Yesterday steeleweed linked to Chris Hedges’ latest feel-good hit of the impending environmental apocalypse, in which Hedges called on liberals to drop any icky pretense of hope (hisssssssssss) and instead fully embrace the inevitable secular eschatology of Gaia’s gruesome revenge with a bear hug and a shit-eating grin. But apparently Crooked Timber’s John Quiggin didn’t get the memo that contingency planning for a future that doesn’t necessarily end with humanity’s collective death rattle is, like, totally futile:
Economic development and technological progress provide the only real hope of lifting billions of people out of poverty and destitution, just as it has done for the minority in the developed world. Yet the living standards of the developed world have been built on cheap energy from carbon-based fossil fuels. If everyone in the world used energy as Americans or even Europeans do, it would be impossible to restrict climate change to even four degrees of warming.
For those of us who seek a better life for everybody, the question of how much our environment can withstand is crucial. If current First World living standards can’t safely be extended to the rest of the world, the future holds either environmental catastrophe or an indefinite continuation of the age-old struggle between rich and poor. Of course, it might hold both.
In my first contribution to Aeon (‘The golden age’, Sept 27, 2012), I looked at an idea put forward by John Maynard Keynes: that within a few decades, with the right use of technology, we could achieve a society where people worked because they chose to rather than out of material necessity, a society in which working hours averaged 15 per week with no decline in quality of life. I focused on the technological and social constraints that could prevent us from achieving all this.
However, there is no point in drawing up a utopian vision if it can be realised only in one part of the world, leaving the global poor permanently locked out. In my previous essay, I argued that, with another 50 years of technological progress and a modest effort to help the poorest onto the path of rapid growth, poverty could be eliminated.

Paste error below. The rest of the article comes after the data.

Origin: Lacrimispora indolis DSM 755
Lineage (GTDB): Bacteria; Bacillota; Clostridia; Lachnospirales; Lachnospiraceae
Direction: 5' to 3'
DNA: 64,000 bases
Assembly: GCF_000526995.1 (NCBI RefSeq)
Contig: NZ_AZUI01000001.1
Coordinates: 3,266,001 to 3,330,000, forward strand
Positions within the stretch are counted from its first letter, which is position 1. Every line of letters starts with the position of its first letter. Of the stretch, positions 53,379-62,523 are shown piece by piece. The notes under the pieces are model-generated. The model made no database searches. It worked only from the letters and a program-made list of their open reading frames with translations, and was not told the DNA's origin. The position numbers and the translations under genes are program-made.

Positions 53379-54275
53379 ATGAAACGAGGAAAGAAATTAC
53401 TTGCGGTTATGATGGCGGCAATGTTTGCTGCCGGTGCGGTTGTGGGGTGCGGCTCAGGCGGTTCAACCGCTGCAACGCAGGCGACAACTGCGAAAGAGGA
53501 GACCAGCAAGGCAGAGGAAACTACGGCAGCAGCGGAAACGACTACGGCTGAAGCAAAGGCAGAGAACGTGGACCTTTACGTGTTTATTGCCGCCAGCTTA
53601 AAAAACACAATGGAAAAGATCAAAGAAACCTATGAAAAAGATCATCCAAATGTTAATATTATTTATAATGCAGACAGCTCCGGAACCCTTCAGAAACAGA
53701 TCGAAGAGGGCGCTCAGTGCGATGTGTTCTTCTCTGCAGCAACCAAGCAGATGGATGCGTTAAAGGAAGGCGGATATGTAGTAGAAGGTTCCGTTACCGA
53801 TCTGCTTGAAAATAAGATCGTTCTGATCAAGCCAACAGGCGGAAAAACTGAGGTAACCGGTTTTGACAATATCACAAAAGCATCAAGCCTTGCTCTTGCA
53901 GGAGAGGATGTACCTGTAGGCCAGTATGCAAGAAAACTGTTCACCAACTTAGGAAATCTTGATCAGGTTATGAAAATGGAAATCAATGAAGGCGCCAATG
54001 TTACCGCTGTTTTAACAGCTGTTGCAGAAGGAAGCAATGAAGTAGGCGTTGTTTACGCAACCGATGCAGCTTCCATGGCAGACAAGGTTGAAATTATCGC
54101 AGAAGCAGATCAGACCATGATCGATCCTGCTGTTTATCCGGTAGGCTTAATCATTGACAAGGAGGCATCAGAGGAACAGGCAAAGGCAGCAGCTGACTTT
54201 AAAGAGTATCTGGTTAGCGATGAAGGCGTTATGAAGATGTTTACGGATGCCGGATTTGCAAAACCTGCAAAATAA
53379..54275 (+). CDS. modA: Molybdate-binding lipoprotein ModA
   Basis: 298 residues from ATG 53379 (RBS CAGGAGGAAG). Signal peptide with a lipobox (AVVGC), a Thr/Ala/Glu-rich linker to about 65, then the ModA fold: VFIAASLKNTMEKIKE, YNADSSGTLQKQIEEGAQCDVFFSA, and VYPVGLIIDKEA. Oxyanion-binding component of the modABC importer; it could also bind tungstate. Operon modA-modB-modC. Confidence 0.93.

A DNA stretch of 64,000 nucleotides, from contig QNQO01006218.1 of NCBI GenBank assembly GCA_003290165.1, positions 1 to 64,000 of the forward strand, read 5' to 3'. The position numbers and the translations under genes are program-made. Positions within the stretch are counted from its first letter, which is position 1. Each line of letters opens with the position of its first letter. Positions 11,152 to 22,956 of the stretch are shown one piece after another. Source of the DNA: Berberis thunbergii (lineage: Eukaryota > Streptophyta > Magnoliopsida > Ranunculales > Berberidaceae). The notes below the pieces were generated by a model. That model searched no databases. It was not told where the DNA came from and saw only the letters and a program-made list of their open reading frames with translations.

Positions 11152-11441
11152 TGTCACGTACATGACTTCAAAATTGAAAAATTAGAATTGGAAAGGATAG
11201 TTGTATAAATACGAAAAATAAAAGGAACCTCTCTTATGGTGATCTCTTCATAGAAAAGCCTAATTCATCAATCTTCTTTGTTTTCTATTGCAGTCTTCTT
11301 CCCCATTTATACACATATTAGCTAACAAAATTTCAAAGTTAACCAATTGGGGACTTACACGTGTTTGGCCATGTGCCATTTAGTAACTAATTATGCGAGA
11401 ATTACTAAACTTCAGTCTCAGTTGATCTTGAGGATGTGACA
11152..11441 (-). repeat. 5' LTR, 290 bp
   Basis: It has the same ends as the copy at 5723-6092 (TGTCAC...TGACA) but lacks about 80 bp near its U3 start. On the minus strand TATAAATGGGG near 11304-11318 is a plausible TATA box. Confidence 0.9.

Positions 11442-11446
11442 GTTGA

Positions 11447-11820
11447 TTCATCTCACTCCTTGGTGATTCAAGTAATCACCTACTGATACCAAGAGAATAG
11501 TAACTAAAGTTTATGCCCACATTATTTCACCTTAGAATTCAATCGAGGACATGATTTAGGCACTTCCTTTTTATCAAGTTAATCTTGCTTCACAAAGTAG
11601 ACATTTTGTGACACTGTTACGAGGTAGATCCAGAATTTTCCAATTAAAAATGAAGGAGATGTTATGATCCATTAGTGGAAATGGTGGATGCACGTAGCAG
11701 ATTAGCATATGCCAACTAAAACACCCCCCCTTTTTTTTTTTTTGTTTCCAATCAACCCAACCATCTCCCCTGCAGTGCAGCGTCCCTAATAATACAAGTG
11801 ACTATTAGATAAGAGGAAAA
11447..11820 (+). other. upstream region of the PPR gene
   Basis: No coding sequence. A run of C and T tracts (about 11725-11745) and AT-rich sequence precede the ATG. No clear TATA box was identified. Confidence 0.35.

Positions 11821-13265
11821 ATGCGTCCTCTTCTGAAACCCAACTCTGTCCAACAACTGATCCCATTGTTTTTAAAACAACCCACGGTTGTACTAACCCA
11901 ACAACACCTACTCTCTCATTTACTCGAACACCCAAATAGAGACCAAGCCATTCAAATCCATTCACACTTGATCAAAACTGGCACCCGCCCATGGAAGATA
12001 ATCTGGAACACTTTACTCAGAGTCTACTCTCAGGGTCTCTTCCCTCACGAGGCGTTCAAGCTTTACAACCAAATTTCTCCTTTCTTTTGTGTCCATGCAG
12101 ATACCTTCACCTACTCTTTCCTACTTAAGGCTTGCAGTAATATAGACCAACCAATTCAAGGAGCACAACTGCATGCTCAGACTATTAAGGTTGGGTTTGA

But can we share the advantages of the developed world with the entire population of the planet without running into limits on mineral and renewable resources? Not according to many environmentalists. They say we can’t even maintain them for the few people who presently enjoy them; that it’s technologically impossible to sustain current consumption levels on a global scale, let alone to spread prosperity more broadly.
Having spent much of my professional life as an economist studying problems of this kind, I’m convinced that this is not true. The question is not: ‘Can we let everyone live like prosperous residents of the First World without destroying our natural environment?’ It is: ‘Will we?’ A balance is achievable, if we want it. That goes against a lot of powerful convictions, of course. So, although arithmetic might not be part of everyone’s idea of utopia, we need to look at the numbers.
As they say, read the whole thing (before returning to your regularly scheduled confirmation bias, of course — btw will the last one to die a slow, agonizing-yet-poetically-just demise please turn out the light?)
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